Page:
English Literature

LIT2

GCSE English Literature

Students are entered for two separate GCSEs in English at Key Stage 4: GCSE English Language and GCSE English Literature, both examined by AQA, both taught by the same teacher.

For current Year 10s, GCSE English Literature is taught from November of Year 11 (following the GCSE English Language exam) to the following summer. Our students take ‘Route A’:

Unit 1: Exploring Modern Texts (worth 40%)

This is the first of two external examinations and lasts 1 hour 30 minutes. Under the current ‘modular’ format, current Year 11 students sat this at the end of Year 10. All other students, under the ‘linear’ format, will sit this at the end of Year 11. They are entered at either ‘Foundation’ or ‘Higher’ tier. There are two sections, equally weighted:

  • Section A focuses on ‘modern prose or drama.’ Students complete an essay-style response on the AQA short story anthology, ‘Sunlight on the Grass’ (although use of this text is currently being reviewed)
  • Section B focuses on ‘exploring cultures.’ Students complete an essay-style response to a question based on ‘Of Mice and Men’ by John Steinbeck.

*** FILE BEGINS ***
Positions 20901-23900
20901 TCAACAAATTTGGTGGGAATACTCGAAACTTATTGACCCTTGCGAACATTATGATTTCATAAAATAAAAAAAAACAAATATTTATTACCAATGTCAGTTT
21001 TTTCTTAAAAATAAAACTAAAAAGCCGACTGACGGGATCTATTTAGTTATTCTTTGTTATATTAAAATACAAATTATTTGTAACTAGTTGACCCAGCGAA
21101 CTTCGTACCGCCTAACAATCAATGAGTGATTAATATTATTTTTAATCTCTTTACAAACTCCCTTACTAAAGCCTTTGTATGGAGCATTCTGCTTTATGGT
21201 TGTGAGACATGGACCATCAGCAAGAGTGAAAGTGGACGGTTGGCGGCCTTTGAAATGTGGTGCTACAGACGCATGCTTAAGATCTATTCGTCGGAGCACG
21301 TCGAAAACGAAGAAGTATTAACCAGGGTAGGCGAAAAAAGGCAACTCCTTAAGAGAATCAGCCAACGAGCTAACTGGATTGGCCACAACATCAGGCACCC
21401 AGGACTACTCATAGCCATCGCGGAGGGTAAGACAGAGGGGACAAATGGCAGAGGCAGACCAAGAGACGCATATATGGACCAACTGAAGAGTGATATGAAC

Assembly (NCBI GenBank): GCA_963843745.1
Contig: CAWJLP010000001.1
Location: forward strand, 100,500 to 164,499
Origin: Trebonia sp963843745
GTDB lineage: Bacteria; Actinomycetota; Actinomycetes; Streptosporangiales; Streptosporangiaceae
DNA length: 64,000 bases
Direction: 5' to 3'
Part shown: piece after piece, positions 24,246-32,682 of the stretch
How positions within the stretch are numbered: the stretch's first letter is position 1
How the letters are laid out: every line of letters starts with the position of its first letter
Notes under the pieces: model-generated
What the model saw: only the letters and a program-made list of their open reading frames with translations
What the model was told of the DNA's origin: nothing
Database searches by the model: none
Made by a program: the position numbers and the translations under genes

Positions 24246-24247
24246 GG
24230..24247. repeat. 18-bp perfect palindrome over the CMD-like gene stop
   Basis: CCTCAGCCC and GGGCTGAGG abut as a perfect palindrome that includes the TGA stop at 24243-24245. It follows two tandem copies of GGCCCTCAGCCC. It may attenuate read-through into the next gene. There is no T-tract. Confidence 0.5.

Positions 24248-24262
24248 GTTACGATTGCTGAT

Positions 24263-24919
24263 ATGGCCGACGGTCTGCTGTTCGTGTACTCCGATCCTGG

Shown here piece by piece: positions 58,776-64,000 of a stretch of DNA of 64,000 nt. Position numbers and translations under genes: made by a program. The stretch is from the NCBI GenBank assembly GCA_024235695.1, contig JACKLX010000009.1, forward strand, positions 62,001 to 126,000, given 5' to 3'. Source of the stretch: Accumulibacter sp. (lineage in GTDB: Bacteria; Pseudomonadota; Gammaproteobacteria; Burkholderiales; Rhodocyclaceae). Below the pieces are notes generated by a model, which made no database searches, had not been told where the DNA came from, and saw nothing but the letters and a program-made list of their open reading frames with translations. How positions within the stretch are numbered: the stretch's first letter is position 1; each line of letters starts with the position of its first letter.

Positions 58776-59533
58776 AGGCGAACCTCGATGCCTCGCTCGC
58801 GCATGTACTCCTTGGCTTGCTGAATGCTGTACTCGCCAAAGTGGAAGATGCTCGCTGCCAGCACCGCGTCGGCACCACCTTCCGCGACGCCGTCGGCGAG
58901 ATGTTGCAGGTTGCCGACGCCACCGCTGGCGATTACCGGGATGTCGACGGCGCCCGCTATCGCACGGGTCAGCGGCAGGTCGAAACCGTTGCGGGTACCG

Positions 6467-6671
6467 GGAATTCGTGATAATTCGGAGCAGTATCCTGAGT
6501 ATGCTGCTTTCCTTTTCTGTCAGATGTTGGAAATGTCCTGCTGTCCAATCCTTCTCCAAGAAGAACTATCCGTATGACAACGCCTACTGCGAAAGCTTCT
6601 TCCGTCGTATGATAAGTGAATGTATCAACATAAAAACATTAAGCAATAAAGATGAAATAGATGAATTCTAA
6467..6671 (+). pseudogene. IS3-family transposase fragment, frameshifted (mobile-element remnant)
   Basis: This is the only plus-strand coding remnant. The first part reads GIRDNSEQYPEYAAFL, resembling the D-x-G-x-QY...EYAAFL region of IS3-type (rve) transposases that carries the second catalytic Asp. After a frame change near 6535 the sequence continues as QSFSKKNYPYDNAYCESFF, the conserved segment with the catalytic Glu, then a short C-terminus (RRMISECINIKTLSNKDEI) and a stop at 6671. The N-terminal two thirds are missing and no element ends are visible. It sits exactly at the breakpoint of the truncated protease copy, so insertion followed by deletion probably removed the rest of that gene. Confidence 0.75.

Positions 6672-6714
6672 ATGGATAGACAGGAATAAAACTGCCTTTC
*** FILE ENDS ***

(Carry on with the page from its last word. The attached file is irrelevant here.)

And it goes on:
Unit 2: Poetry Across Time (worth 35%)

This is the second of two external examinations and lasts 1 hour 15 minutes. All students – whether under the modular or linear format – sit this at the end of Year 11. They are entered at either ‘Foundation’ or ‘Higher’ tier. There are two sections:

  • Section A is worth most marks and requires students to complete an essay-style response to a cluster of poems from the AQA Poetry Anthology, ‘Moon on the Tides.’
  • Section B requires students to respond to a question based on an ‘unseen poem’: one that has not be studied in class.

Unit 3: The significance of Shakespeare and the English Literary Heritage (worth 25%)

This is the former ‘coursework’ element, now known as a ‘Controlled Assessment.’ It is written under examination conditions. It is internally assessed by the teacher, externally moderated by AQA.

There is one assessment, which requires students to study and analyse a Shakespeare play and its links with another piece of literature. The question is changed by AQA from year-to-year, but in the past we have studied the portrayal of war in ‘Henry V’ and poetry from the First World War.